1939 - 1941 Richmond Harold Shreve 1941 - 1943 Raymond J. Ashton 1943 - 1945 James Richard Edmunds, Jr. 1945 - 1947 Douglas William Orr
Douglas William Orr
1947 - 1949

Ralph Thomas Walker
Ralph Thomas Walker
1949 - 1951 A. Glenn Stanton 1951 - 1953 Clair W. Ditchy 1953 - 1955 George Bain Cummings 1955 - 1956 Leon Chatelain, Jr. 1956 - 1958 John Noble Richards 1958 - 1960 Philip Will, Jr. 1960 - 1962 Henry Lyman Wright 1962 - 1963 J. Roy Carroll, Jr. 1963 - 1964 Arthur Gould Odell, Jr. 1964 - 1965 Morris Ketchum, Jr. 1965 - 1966 Charles M. Ness, Jr. 1966 - 1967 Robert L. Durham 1967 - 1968 George E. Kassabaum 1968 - 1969 Rex Whitaker Allen 1969 - 1970 Robert F. Hastings 1970 - 1971 Maximilian Otto Urbahn 1971 - 1972 S. Scott Ferebee, Jr. 1972 - 1973 Archibald C. Rogers 1973 - 1974 William Marshall, Jr. 1974 - 1975 Louis de Moll 1975 - 1976 John McGinty 1976 - 1977 Elmer Botsai 1977 - 1978 Ehrman B. Mitchell, Jr. 1978 - 1979 Charles E. Schwing 1979 - 1980 Robert Randall Vosbeck 1980 - 1981 Robert Lawrence 1981 - 1982 Robert Broshar1982 - 1983 George M. Notter 1983 - 1984 R. Bruce Patty 1984 - 1985

John A. Busby, Jr. 1985 - 1986 Donald J. Hackl 1986 - 1987 Ted P. Pappas 1987 - 1988 Benjamin E. Brewer, Jr. 1988 - 1989 Sylvester Damianos 1989 - 1990 Jim Lawler 1990 - 1991 W. Cecil Steward 1991 - 1992 Susan A. Maxman 1992 - 1993 L. William Chapin II 1993 - 1994 Chester A. Widom 1994 - 1995 Raymond Post, Jr. 1995 - 1996 Raj Barr-Kumar
Raj Barr-Kumar
1996 - 1997 Ronald Arthur Altoon 1997 - 1998 Michael J. Stanton 1998 - 1999 Ronald L. Skaggs 1999 - 2000 John D. Anderson (architect) 2000 - 2001 Gordon H. Chong 2001 - 2002 Thompson E. Penney 2002-2003 Eugene C. Hopkins 2003 - 2004 Douglas L. Steidl 2004 - 2005 Katherine Lee Schwennsen 2005 - 2006 R. K. Stewart 2006 - 2007 Marshall Emmiett Purnell 2007 - 2008 Marvin J. Malecha 2008 - 2009 George H. Miller 2009 - 2010 Clark D. Manus 2010 - 2011 Jeff Potter 2011 - 2012 Mickey Jacob 2012 – 2013 Helene Combs Dreiling 2013 – 2014 Elizabeth Chu Richter
Elizabeth Chu Richter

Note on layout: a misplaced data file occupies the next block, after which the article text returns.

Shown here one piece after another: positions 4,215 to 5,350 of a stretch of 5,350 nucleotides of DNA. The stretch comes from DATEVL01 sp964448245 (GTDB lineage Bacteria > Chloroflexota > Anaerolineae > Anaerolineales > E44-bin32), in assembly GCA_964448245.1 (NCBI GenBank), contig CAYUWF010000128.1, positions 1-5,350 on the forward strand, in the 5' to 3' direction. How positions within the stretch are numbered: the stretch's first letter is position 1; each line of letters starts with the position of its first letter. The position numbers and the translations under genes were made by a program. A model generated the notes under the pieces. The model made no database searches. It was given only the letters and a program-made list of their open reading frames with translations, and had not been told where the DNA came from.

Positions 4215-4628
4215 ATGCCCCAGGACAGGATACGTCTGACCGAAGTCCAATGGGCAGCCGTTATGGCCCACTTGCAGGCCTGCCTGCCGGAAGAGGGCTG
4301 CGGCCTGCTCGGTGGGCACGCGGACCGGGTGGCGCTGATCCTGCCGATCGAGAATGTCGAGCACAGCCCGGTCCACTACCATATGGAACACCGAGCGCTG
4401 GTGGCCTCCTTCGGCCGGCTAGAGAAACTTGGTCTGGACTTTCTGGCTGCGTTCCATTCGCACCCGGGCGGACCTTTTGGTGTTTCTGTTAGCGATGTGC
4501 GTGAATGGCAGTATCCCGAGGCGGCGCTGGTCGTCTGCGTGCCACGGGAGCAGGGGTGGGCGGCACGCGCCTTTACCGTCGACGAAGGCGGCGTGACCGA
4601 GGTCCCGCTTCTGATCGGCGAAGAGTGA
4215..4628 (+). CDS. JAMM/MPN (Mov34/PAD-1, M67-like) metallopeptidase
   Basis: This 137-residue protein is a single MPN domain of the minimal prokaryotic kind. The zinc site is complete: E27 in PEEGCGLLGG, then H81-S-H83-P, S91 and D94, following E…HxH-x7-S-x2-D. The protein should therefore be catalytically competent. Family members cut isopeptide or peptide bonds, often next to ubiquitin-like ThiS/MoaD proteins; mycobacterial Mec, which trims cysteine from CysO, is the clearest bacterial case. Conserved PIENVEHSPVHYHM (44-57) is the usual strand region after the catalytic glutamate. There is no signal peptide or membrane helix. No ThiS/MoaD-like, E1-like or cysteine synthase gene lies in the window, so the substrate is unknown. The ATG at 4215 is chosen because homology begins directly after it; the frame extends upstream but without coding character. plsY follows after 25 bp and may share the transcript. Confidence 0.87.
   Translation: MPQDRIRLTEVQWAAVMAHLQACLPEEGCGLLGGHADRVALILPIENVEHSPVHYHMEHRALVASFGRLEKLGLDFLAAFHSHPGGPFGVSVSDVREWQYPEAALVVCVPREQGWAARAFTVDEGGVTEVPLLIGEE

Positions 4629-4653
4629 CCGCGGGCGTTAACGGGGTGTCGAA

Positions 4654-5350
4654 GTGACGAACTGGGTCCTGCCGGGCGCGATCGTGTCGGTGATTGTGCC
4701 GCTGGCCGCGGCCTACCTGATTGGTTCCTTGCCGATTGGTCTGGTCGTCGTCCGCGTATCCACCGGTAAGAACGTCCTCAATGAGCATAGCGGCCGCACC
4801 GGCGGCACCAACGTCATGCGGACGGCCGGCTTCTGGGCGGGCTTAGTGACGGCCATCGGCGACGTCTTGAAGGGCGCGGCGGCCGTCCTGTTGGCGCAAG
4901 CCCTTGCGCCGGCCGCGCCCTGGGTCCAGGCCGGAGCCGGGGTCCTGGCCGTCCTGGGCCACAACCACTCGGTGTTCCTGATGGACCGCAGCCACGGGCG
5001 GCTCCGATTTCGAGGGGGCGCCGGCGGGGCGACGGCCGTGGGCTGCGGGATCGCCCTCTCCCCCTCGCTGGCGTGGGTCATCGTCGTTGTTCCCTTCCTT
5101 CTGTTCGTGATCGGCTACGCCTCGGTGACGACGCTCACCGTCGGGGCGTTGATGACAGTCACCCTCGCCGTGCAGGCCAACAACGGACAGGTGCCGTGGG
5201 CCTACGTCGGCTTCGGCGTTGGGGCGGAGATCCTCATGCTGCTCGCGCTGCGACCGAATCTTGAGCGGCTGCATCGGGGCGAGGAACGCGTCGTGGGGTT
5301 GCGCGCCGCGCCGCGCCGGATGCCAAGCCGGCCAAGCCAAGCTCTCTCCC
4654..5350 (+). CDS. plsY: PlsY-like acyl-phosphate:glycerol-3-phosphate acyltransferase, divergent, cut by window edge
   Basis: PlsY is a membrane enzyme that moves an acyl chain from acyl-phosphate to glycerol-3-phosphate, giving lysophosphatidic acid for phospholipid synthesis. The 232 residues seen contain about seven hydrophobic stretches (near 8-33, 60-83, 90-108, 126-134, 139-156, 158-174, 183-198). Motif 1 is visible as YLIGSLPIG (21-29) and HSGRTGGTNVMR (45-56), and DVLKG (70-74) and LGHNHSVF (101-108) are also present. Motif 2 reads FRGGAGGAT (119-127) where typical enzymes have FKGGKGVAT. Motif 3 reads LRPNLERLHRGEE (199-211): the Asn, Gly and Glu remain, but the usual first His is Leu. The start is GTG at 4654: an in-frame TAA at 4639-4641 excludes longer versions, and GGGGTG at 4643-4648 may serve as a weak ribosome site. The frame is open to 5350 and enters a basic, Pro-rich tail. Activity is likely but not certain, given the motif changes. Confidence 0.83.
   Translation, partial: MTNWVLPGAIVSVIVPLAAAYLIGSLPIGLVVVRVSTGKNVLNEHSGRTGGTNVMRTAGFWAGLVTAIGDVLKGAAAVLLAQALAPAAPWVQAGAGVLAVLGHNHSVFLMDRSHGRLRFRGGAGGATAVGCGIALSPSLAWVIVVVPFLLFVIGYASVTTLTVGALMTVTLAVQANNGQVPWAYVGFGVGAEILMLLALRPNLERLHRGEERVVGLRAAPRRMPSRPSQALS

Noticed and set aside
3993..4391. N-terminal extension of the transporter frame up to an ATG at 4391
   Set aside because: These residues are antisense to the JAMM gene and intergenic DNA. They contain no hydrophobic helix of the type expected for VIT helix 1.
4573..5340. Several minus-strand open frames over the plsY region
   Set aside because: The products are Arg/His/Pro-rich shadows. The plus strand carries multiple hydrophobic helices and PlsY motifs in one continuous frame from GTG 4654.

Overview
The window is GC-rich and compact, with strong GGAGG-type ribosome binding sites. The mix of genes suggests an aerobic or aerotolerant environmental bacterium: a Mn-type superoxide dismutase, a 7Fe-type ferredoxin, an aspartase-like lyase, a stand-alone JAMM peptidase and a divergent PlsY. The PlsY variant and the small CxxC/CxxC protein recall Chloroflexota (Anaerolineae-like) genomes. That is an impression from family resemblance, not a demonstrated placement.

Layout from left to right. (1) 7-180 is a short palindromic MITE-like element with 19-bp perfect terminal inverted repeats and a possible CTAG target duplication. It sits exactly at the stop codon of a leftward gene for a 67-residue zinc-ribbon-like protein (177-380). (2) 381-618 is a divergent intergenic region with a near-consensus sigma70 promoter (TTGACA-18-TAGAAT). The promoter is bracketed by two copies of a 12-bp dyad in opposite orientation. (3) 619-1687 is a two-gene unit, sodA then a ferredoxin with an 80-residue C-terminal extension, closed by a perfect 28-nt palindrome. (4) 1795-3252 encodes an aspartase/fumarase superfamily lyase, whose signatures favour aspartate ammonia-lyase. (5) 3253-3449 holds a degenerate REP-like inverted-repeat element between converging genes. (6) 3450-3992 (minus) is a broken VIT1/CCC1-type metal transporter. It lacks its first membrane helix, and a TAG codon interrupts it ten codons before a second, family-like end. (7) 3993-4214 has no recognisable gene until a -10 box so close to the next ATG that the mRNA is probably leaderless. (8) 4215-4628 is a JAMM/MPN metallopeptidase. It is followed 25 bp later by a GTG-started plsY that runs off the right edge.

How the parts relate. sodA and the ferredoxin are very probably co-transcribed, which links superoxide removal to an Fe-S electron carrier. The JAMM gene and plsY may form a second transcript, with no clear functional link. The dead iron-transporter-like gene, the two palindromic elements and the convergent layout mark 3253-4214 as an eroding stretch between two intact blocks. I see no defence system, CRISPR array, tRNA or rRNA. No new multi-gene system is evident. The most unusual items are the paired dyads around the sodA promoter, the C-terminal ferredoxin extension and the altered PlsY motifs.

2014 - 2015 Russell A. Davidson, FAIA 2015 - 2016

See also[edit]

American Architectural Foundation (AAF) AIA Columbus, a chapter of the American Institute of Architects Architecture
Architecture
Billings Index Boston
Boston
Society of Architects (BSA), a chapter of the American Institute of Architects Society of American Registered Architects

Footnotes[edit]

^ a b c d e "History of The American Institute of Architects". American Institute of Architects. Archived from the original on 2 March 2008. Retrieved 2008-03-04.  ^ "Become a Member!". American Institute of Architects. Archived from the original on 3 March 2008. Retrieved 2008-03-04.  ^ "Rules Of AIA Designations" (PDF). American Institute of Architects. Archived (PDF) from the original on 9 April 2008. Retrieved 2008-03-04.  ^ "AIA College of Fellows". American Institute of Architects. Archived from the original on 7 March 2008. Retrieved 2008-03-04.  ^ "AIA Board of Directors". American Institute of Architects. Archived from the original on 11 March 2008. Retrieved 2008-03-04.  ^ "Local Components of the AIA". American Institute of Architects. Archived from the original on 6 March 2008. Retrieved 2008-03-04.  ^ a b c d PR Newswire (June 13, 2013). "American Institute of Architects, Make It Right, St. Bernard Project and Architecture
Architecture
for Humanity Launch Housing Design
Design
Contest to Aid Disaster Survivors". PR Newswire US (Press release). Chicago, Illinois. Retrieved November 3, 2017.  ^ "AIA Knowledge Communities". American Institute of Architects. Archived from the original on 9 March 2008. Retrieved 2008-03-04.  ^ "America's Favorite Architecture". American Institute of Architects. Archived from the original on 11 April 2008. Retrieved 2008-03-04.  ^ "Awards Handbook" (PDF). American Institute of Architects. Archived (PDF) from the original on 7 March 2008. Retrieved 2008-03-04.  ^ "Twenty-five Year Award". American Institute of Architects. Archived from the original on 11 February 2008. Retrieved 2008-03-04.  ^ "Awards - Architectural Annual Design
Design
Review". Architect
Architect
Magazine. Retrieved 2013-10-27.  ^ "AIA Presidents". American Institute of Architects. Retrieved 2014-08-22. 

External links[edit]

American Institute of Architects
American Institute of Architects
official website American Institute of Architects
American Institute of Architects
at Curlie (based on DMOZ) American Institute of Architects
American Institute of Architects
Records at Syracuse University (60 years of primary source material) Florida Institute of Architects Publications Digital Collection', including the American Institute of Architects' Florida Association's Florida Architect, Florida/Caribbean Architect, and others AIA Committee on the Environment (COTE) AIA/COTE Top Ten Green Awards e-Oculus, the AIA New York Chapter's e-zine ARCHITECT Magazine, the magazine of the AIA, published by Hanley Wood.

v t e

American Collateral Organizations of Architecture

American Institute of Architects
American Institute of Architects
(AIA) American Institute of Architecture
Architecture
Students (AIAS) Association of Collegiate Schools of Architecture
Architecture
(ACSA) National Architectural Accrediting Board (NAAB) National Council of Architectural Registration Boards
National Council of Architectural Registration Boards
(NCARB)

Coordinates: 38°53′46″N 77°02′30″W / 38.89611°N 77.04167°W / 38.89611; -77.04167

Authority control

WorldCat Identities VIAF: 129906901 LCCN: n79053945 ISNI: 0000 0001 2156 7231 GND: 1019925-1 SUDOC: 030358094 BNF: